Sometimes I am asked to act as a Project Management consultant on a project where the customer really needs to have a project manager but isn’t willing to put the money into having someone manage the project properly. This is a difficult ask – after all, if you want the project to be well managed then you need to invest in the project management! I have recently been involved in such a project and needed to really look at what value I could add to the project without breaking their budget. In instances like this you really do need to keep project management simple.
Now I do not advocate cutting corners or reducing your standards lightly, but we all know that sometimes there are situations in which we are placed where our options are limited. After all, it is the real world and things don’t always flow nicely along according to the PMBOK manual!
Here are a few tips if you find you need to ‘keep it simple’:
Make sure the customer understands that they are not getting a full project management service
It is imperative that customer expectations are managed. When people want to bargain with you about price and scope, something funny can sometimes happen later in the project – they think that they are still getting the same service for the reduced price! If things go awry, as the ‘project manager’ they will still want to see you as responsible. You need to ensure that if you decide to take on a role where your full standard of project management cannot be implemented then the customer knows and understands the risk associated.
Establish what exactly will be able to be delivered for the proposed budget
Be clear about what can and cannot be included in the project management service to be offered. For example, discuss the number of hours you will be able to invest in the project and what they will get for that. Discuss the expectations around meetings and reporting requirements as people often forget that these are necessary things that must occur and may leave those out of the budgetting process.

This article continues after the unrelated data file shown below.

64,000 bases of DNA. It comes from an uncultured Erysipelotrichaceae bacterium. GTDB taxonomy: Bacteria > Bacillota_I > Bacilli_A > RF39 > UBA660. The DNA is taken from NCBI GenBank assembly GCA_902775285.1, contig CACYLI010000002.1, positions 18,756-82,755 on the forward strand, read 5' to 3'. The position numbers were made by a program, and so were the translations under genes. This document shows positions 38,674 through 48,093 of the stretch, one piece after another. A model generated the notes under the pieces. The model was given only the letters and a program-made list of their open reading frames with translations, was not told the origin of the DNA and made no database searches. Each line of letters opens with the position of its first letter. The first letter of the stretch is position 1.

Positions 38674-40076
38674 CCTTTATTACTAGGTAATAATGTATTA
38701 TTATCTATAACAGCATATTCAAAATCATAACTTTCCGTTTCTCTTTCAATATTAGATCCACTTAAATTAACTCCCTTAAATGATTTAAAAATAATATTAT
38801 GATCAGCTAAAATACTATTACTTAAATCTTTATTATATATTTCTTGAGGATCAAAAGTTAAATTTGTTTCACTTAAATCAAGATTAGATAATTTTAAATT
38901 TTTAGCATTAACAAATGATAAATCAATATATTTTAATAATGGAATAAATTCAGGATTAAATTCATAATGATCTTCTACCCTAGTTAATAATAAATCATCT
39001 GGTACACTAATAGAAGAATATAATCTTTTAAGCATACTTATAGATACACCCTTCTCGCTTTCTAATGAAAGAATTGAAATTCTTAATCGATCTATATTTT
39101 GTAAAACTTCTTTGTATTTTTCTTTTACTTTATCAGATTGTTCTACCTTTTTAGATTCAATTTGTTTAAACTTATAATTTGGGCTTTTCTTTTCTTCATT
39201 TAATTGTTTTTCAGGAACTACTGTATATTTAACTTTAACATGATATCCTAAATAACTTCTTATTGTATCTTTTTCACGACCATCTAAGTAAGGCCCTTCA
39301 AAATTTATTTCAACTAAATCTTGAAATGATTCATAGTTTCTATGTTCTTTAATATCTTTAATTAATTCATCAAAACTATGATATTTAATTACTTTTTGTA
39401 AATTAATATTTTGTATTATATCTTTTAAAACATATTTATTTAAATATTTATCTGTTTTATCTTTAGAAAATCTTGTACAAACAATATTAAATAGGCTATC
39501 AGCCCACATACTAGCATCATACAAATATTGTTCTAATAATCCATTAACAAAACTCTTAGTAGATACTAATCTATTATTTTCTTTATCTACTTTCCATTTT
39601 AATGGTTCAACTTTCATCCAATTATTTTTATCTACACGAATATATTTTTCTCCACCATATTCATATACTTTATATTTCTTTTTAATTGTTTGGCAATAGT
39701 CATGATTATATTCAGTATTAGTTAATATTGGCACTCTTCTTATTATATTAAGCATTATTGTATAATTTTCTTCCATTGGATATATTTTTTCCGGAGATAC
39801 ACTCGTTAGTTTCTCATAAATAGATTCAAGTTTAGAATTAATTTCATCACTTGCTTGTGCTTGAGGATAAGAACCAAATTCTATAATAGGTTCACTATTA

Institute simplified reporting systems
If you don’t have time or budget to implement your full reporting sytems – still institute something. You know the old saying, if you can’t measure it you can’t manage it! I implement a simple one page excel spreadsheet progress report. It contains a few basics, including:
- Summary Section – project % complete, project date due, expected delivery date
- Deliverables Summary – list of deliverables, date due, expected date, % complete, status updates/comments
- Issues/Risks Summary – list of issues/risks, including date identified, person responsible, impact, status, status updates/comments
This is really bare bones stuff, but when you’re keeping it simple – well….
Executive management loves this sort of report as it is simple and quick to read and hopefully it is quick and easy for you to prepare and ensures that you are keeping up to date of where things are at.
Maintain regular contact with the project and institute actions quickly
Projects like this, where you are being asked to reduce your normal standard of management really are at risk. It is easy to lose touch or fail to keep up with what is happening in the project when you’ve been asked to do the ‘bare minimum’ – but it is imperative that you maintain a regular point and time of contact with the project to keep on top of it. It is also imperative that you act when required – quickly. Get on top of issues fast.
Document and communicate well with the key stakeholders
Even though your project documentation will be less than usual, do maintain it. As previously stated, projects like this are often at risk of going awry and if they do, you want everyone to know at what point that occured and why. I guess this is called ‘covering your own backside’.